Though the state has been burning for last one month, neither the Prime Minister nor the Home Minister could find time to rush there and try to quell the violence because they had camped in poll-bound Karnataka and their electoral interest far outweighed their responsibility to the suffering people as top brass of the country’s governance. But now, after being trounced in Karnataka election, the Home Minister could find time to land in Manipur on 29 May with the announcement that he would speak to various stakeholders for restoring normalcy. But he cunningly parried the question about the dubious role of the BJP-run state government in inciting and abetting the violence and instead blamed Court verdict for igniting the fire.
Armed groups belonging to all communities created by ruling capitalism to keep the state strife-torn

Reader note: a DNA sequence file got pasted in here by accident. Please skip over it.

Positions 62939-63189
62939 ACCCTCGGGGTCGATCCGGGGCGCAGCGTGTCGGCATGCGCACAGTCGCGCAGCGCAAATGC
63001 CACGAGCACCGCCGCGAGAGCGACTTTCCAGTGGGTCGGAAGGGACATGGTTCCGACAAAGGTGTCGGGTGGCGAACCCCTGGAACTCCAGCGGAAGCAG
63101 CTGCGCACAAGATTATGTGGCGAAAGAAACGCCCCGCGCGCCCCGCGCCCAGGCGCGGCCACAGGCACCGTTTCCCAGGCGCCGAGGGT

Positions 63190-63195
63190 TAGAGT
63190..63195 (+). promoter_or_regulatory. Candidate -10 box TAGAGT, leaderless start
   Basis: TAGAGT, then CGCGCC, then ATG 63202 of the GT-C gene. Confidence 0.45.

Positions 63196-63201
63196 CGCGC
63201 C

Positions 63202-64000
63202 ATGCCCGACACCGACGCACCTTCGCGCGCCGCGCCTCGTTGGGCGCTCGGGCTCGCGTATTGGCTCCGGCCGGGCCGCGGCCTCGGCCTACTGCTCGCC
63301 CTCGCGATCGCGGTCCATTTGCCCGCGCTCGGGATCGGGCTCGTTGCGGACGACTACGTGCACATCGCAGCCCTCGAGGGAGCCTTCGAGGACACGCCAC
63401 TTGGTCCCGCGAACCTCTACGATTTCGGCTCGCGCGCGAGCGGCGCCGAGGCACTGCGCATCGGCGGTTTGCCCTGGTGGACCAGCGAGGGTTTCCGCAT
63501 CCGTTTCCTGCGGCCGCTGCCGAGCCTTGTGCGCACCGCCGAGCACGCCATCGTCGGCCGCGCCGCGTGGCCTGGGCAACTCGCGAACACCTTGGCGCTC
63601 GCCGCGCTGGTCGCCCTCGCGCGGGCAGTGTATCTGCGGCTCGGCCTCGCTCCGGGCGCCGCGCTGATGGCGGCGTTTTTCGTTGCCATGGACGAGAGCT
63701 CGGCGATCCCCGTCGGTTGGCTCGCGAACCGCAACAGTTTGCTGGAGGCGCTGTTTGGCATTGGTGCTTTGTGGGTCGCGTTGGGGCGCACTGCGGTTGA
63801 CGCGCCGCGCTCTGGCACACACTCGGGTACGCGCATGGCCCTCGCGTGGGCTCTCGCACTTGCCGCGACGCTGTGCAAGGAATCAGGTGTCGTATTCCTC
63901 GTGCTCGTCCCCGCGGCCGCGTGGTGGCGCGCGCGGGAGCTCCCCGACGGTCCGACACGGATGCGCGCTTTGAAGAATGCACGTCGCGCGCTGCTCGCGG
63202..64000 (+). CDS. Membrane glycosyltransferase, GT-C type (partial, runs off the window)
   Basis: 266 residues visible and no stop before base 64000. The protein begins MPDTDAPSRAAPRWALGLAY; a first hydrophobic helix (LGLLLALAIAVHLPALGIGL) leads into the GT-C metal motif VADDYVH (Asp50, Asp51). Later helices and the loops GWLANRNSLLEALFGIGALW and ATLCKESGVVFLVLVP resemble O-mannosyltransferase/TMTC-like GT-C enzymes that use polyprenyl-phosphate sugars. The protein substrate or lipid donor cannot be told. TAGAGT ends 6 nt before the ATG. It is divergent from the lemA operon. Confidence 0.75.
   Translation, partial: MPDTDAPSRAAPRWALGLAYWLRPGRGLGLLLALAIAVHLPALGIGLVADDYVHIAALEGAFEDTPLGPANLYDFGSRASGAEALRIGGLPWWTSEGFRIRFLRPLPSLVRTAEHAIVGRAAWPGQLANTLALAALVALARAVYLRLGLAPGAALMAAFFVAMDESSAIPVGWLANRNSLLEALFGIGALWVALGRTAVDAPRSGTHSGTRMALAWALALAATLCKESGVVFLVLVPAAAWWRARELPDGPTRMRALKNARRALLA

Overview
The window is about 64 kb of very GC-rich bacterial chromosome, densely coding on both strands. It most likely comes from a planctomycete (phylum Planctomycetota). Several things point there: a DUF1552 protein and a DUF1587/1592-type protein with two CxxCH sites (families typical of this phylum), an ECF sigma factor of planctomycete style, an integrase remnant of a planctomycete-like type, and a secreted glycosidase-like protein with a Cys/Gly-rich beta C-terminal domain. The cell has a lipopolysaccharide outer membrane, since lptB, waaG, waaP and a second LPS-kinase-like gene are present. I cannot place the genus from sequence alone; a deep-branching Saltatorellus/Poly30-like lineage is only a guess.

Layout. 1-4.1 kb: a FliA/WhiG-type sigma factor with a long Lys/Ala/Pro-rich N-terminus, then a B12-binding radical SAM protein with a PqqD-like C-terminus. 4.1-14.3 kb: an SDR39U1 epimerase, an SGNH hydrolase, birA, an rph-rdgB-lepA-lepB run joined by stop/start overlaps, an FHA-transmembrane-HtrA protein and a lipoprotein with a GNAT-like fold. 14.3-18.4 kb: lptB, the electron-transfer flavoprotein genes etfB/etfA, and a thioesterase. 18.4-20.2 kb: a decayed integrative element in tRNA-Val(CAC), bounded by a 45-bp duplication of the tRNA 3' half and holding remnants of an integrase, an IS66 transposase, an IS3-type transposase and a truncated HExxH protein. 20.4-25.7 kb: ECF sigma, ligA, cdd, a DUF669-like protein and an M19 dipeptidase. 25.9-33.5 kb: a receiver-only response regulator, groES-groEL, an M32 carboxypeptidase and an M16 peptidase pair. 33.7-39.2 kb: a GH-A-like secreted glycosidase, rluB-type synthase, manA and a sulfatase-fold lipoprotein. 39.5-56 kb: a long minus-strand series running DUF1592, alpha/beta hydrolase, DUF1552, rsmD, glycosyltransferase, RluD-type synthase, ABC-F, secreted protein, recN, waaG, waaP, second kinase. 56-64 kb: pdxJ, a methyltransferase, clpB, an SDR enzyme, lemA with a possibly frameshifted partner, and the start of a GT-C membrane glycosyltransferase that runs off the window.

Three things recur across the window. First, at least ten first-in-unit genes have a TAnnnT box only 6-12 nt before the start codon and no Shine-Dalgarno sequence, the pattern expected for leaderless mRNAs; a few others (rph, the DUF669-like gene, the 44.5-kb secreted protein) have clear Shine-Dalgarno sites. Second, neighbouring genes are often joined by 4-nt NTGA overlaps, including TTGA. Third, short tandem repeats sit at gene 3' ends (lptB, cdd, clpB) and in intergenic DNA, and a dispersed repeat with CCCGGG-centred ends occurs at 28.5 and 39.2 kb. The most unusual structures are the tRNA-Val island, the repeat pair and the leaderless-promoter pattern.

The situation is made even more unstable by the fact that every community in Manipur is backed by an armed groups which, as stated above, are busking in the shelter of ruling capitalist class. These armed as well as insurgent groups are also linked to political parties. There is no political party, afloat in the corridor of power, which can be singled out of this. Where are the weapons coming from? As per published media reports, more than 1,000 weapons and 10,000 rounds of bullets were looted from Manipur Police Training College, two police stations, and an IRB battalion camp in Imphal by armed gangs belonging to the Meitei community during the first few days of the violence in Manipur. Rumours are abuzz that these arms were indeed “gifted” to the armed gangs by the authorities to sustain violence. The vote-oriented political parties have also been playing into the orchestrated ethnic divisions and keeping them alive for being exploited for netting narrow political gains. The BJP’s attempt to resolve the problem by backing the Meitei community and projecting them as Hindu has only intensified the situation. Many of the Meiteis and their armed groups have rejected their Hindu connection by going back and reclaiming their pre-Hindu culture and religion. The Manipur people had voted the BJP after years of disenchantment with the Congress and the regional parties. Right-thinking Manipuris irrespective of ethnic or religious affiliations are also critical of the armed groups and the chauvinist-parochial elements which are virtually incensed mercenaries of the ruling class.